February 12, 1809 isn’t just Abraham Lincoln’s birthday; it’s Charles Darwin’s birthday, too.
Darwin Day, celebrated for the first time in Ithaca this year, focuses on science and humanism and their relations to the work of the English naturalist. Events will be held at Cornell, Ithaca College and the Museum of the Earth from Feb. 9-13. There will be panel discussions, lectures, films and family activities.
Prof. Allen MacNeill, biology, said Ithaca’s decision to observe Darwin Day this year is especially timely, in light of evolutionist’s victory in the Dover, Pa. school district.
U.S. District Court Judge John E. Jones III ruled last year that it was unconstitutional for the school board to require teachers to discuss intelligent design because the idea is religion based, not science based.
“Years ago there was no interest in Darwin. But now because evolution is in the news, it’s an easier sell,” he said.
MacNeill said that the day isn’t just for staunch evolutionists or supporters of intelligent design. Instead, “the day is for people who are neither [evolutonists or supporters of intelligent design] and those will be the people who get the most out of it,” he said. “People who are already committed won’t change their minds.”
However some students at Cornell maintain their belief in intelligent design. Hannah Maxson’07 is the president of the Intelligent Design and Evolution Awareness Club at Cornell. Maxson criticized Darwin Day, saying, “I find [Darwin Day] rather amusing. It seems a ridiculous attempt to shore up popular support for a theory that is patently flawed.” Maxson and the members of her club “will do what [they] can to provide that ‘other side’ of the question, which so often is missing,” she said.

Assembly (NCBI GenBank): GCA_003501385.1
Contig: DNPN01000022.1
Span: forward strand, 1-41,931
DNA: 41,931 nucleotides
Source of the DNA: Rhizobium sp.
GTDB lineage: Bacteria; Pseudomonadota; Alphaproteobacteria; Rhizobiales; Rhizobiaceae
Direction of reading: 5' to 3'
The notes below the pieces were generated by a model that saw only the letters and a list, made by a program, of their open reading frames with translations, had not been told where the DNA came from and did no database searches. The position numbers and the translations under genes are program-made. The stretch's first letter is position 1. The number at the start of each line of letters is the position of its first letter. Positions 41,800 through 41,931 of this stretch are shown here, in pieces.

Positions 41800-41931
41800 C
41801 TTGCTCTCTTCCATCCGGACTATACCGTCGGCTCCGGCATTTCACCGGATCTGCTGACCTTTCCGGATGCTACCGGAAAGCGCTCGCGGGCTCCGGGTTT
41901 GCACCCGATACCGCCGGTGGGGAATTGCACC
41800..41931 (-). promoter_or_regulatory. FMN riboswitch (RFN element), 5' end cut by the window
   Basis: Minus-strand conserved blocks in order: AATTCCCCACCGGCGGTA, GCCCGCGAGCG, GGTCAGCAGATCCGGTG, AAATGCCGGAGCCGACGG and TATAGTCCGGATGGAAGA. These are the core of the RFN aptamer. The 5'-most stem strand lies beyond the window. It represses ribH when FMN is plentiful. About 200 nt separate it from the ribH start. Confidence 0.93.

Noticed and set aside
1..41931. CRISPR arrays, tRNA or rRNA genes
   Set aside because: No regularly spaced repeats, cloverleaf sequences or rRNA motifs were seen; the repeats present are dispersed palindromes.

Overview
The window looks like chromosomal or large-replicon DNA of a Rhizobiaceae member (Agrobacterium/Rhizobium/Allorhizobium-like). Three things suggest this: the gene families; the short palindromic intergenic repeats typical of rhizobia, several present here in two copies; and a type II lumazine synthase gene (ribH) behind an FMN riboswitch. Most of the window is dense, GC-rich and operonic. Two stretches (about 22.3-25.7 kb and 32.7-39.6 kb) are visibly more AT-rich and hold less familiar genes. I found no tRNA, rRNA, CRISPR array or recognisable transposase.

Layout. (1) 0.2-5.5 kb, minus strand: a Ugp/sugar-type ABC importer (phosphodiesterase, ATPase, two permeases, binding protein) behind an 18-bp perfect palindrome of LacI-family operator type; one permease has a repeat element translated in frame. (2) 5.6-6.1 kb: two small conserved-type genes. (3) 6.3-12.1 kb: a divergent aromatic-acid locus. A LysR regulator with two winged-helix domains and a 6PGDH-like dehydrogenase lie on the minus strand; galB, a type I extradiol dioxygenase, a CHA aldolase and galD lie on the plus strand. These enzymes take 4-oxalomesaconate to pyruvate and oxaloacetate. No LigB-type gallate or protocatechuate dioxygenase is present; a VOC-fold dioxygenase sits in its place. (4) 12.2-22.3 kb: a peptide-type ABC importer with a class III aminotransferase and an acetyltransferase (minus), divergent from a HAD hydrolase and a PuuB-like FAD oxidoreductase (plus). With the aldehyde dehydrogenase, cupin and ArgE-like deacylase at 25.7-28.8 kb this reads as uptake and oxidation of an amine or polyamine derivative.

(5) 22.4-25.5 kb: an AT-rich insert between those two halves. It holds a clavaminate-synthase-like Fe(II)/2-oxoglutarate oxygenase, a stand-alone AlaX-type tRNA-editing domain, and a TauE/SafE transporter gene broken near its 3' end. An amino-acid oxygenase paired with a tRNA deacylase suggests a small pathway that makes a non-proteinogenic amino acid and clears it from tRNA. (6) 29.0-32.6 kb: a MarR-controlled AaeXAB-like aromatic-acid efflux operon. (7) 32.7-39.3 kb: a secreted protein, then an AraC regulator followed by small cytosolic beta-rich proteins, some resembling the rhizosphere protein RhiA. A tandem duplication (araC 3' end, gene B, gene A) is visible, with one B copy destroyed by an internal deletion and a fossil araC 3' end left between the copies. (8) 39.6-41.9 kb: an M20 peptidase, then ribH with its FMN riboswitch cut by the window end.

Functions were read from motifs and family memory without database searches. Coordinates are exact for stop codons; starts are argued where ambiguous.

Derek Cabrera grad, a teaching assistant for History 287: Evolution, said that Darwin Day “is a tribute to Darwin and his ideas,” not a day for debating intelligent design. Darwin Day is “an appropriate time to have a meaningful discourse about Darwin, his legacy and the impact that he has had in science and our society,” he said.
Darwin’s work is still controversial 150 years after the publication of his book Origin of Species. Cabrera believes it’s important to recognize Darwin’s influence on society, even outside the field of evolution. “Darwin implied how central education was given a belief in his views as a mechanism for change; the implications of Darwin’s theory can be applied towards education,” he said.
MacNeill encourages Cornell students to partake in the Darwin Day celebrations. “
Come out, participate, it’s fascinating and hopefully it will be the first of many Darwin Days,” he said.
Archived article by Dana Mendelowitz
Sun Staff Writer